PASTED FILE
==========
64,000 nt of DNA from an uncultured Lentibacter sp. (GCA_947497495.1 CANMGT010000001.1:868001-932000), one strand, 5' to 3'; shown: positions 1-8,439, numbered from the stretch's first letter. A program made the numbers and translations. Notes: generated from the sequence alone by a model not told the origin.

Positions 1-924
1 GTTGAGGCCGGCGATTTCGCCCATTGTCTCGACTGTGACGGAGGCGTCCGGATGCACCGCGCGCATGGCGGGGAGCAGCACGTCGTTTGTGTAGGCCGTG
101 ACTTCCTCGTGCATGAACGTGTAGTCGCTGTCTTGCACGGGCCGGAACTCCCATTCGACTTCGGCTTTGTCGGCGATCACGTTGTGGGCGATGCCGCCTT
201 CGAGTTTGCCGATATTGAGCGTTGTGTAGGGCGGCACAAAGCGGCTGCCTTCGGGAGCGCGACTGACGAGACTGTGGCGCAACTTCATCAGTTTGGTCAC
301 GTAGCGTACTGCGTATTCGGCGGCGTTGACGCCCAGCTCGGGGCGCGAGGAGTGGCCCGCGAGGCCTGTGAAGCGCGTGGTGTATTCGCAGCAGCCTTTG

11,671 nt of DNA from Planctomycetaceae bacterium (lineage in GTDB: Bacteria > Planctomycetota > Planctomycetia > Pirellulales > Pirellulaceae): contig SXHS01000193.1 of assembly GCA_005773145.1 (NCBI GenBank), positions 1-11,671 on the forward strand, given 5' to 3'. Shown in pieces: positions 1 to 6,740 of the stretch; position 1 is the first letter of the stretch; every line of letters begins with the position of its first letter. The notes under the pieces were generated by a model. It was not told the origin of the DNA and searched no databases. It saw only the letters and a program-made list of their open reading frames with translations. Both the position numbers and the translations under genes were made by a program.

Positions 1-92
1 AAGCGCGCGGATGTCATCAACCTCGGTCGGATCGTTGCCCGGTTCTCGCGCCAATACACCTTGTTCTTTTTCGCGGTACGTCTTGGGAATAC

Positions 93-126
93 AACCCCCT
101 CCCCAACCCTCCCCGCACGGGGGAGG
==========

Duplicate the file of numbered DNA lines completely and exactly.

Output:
64,000 nt of DNA from an uncultured Lentibacter sp. (GCA_947497495.1 CANMGT010000001.1:868001-932000), one strand, 5' to 3'; shown: positions 1-8,439, numbered from the stretch's first letter. A program made the numbers and translations. Notes: generated from the sequence alone by a model not told the origin.

Positions 1-924
1 GTTGAGGCCGGCGATTTCGCCCATTGTCTCGACTGTGACGGAGGCGTCCGGATGCACCGCGCGCATGGCGGGGAGCAGCACGTCGTTTGTGTAGGCCGTG
101 ACTTCCTCGTGCATGAACGTGTAGTCGCTGTCTTGCACGGGCCGGAACTCCCATTCGACTTCGGCTTTGTCGGCGATCACGTTGTGGGCGATGCCGCCTT
201 CGAGTTTGCCGATATTGAGCGTTGTGTAGGGCGGCACAAAGCGGCTGCCTTCGGGAGCGCGACTGACGAGACTGTGGCGCAACTTCATCAGTTTGGTCAC
301 GTAGCGTACTGCGTATTCGGCGGCGTTGACGCCCAGCTCGGGGCGCGAGGAGTGGCCCGCGAGGCCTGTGAAGCGCGTGGTGTATTCGCAGCAGCCTTTG

11,671 nt of DNA from Planctomycetaceae bacterium (lineage in GTDB: Bacteria > Planctomycetota > Planctomycetia > Pirellulales > Pirellulaceae): contig SXHS01000193.1 of assembly GCA_005773145.1 (NCBI GenBank), positions 1-11,671 on the forward strand, given 5' to 3'. Shown in pieces: positions 1 to 6,740 of the stretch; position 1 is the first letter of the stretch; every line of letters begins with the position of its first letter. The notes under the pieces were generated by a model. It was not told the origin of the DNA and searched no databases. It saw only the letters and a program-made list of their open reading frames with translations. Both the position numbers and the translations under genes were made by a program.

Positions 1-92
1 AAGCGCGCGGATGTCATCAACCTCGGTCGGATCGTTGCCCGGTTCTCGCGCCAATACACCTTGTTCTTTTTCGCGGTACGTCTTGGGAATAC

Positions 93-126
93 AACCCCCT
101 CCCCAACCCTCCCCGCACGGGGGAGG